The Da Vinci printer from XYZprinting is turning out to be one of the best buys in the world of cheap, consumer printers. Sure, it uses chipped filament, but that’s an easy fix for anyone who knows what a .hex file is. And yes, the Da Vinci host software is a mess of proprietary garbage with limited functionality, but [Mark] has figured out a way around that.

When [Mark] received his Da Vinci, he immediately started snooping around inside the printer’s guts, like any good tinkerer should. He found an SD card holding all the sample prints that ship with the printer, all in a convenient Gcode format. Inside these sample .STL files were all the calls you would expect – setting the temperature, changing the layer height, and all the other good stuff you’d find in any other RepRap.

With a little bit of modification to .STL files generated by any slicing program, [Mark] isn’t limited any more by the terrible host software that ships with the Da Vinci. Combine this with the ability to reset the chip inside the filament cartridge, and [Mark] has a printer at least as functional as any open hardware model.

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Awww Shoot! My Spool Doesn’t Fit My Holder


The great thing about standards is that there are so many to choose from. Filament spools certainly do not deviate far from this sarcastic saying. So what are we 3D Printer folks to do? Here are a couple completely different DIY options:

[Mark] made a spool holder that can accept 2 different width spools. This design uses skate bearings to support the spool on two points at each end. There are 3 sets of bearing blocks to accommodate the 2 different width spools. When either size spool is installed, one of the bearing block sets goes unused.

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A 3D Printed Cryptex


Once you’ve dialed in your 3D printer calibration settings, you enter the phase of printer ownership where you’re eager to show off what you can make, and you’re sure to impress with [pjensen's] 3d printed cryptex spinning around in your hands.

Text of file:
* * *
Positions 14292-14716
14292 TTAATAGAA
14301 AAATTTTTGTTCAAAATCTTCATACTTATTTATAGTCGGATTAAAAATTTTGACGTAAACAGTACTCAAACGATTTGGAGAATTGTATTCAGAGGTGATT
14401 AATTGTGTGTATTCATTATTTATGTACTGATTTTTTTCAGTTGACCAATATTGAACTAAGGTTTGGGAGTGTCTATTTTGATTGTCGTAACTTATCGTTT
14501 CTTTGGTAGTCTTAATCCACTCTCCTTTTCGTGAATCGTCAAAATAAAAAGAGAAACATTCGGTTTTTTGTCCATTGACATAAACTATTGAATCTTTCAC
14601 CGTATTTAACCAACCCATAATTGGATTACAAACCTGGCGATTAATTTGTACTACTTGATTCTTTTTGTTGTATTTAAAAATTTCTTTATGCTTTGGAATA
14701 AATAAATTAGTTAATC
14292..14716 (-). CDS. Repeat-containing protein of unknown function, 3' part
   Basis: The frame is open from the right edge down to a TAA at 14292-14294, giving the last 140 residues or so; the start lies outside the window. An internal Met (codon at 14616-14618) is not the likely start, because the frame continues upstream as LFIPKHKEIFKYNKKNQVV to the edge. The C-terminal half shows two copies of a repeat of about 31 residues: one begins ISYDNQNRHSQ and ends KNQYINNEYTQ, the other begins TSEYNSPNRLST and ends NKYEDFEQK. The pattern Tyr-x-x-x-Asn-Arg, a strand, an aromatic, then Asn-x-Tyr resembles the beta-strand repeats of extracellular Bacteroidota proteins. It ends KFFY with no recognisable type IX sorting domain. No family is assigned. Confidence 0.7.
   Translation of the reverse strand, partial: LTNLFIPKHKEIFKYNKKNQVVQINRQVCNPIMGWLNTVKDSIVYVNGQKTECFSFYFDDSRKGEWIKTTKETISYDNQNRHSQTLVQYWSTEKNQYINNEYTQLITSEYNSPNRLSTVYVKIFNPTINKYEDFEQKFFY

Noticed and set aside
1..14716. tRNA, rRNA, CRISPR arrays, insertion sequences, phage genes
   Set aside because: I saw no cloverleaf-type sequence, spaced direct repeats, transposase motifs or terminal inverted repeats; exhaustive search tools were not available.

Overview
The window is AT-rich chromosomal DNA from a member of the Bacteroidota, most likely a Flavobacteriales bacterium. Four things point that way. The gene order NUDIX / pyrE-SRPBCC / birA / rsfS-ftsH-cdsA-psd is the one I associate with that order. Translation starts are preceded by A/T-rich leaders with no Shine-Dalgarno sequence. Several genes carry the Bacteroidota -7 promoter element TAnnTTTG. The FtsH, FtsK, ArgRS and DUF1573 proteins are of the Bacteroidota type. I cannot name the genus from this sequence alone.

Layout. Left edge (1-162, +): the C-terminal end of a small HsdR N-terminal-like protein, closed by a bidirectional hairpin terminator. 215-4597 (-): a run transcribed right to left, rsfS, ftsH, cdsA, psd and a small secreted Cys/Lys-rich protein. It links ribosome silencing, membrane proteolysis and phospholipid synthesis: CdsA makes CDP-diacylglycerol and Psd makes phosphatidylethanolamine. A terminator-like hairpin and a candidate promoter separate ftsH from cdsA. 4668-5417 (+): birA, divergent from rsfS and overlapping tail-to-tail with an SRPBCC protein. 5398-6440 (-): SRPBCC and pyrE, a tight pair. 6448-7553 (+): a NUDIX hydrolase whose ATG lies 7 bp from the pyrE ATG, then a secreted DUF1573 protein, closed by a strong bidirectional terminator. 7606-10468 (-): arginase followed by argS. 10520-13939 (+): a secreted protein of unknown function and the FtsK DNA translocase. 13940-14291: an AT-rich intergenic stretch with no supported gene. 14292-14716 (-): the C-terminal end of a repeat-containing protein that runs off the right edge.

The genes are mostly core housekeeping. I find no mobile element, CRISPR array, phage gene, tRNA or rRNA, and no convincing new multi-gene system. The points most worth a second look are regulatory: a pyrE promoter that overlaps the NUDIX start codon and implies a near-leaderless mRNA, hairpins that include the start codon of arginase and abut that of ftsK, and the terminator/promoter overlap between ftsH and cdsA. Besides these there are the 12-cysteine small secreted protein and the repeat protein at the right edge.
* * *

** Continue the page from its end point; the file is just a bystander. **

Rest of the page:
If you’re a regular reader of our 3D Printering column, then the behind-the-scenes screengrabs should look familiar: [pjensen] used Autodesk Inventor to sculpt the shapes, staring with the cryptex’s individual rings. After embossing the alphabet across each ring, [pjensen] adds slots into the inner loops for pins to slide through. An outer chamber holds the rings in place and prohibits access to the interior chamber, which is held in place on both sides by an end cap.

Lining up the rings to spell the correct word allows the inner chamber to slide free of the whole assembly, revealing whatever goodies may lie inside. You can follow [pjensen's] step-by-step guide to build your own cryptex, or just download his model and start printing.

Automated Bed Leveling For 3D Printers Is Now Solved


The latest and greatest feature for 3D printers – besides being closed source, having no meaningful technical specs, and being on track towards pulling in $10 Million on a Kickstarter – is automated bed leveling. This amazingly useful feature makes sure your prints have proper adhesion to the bed, reduce print errors, and put even inexpensive printers into the realm of extremely expensive professional machines. Automated bed leveling has been extremely hard to implement in the past, but now [Scottbee] has it figured out with a working prototype on his Makerbot Replicator 2X.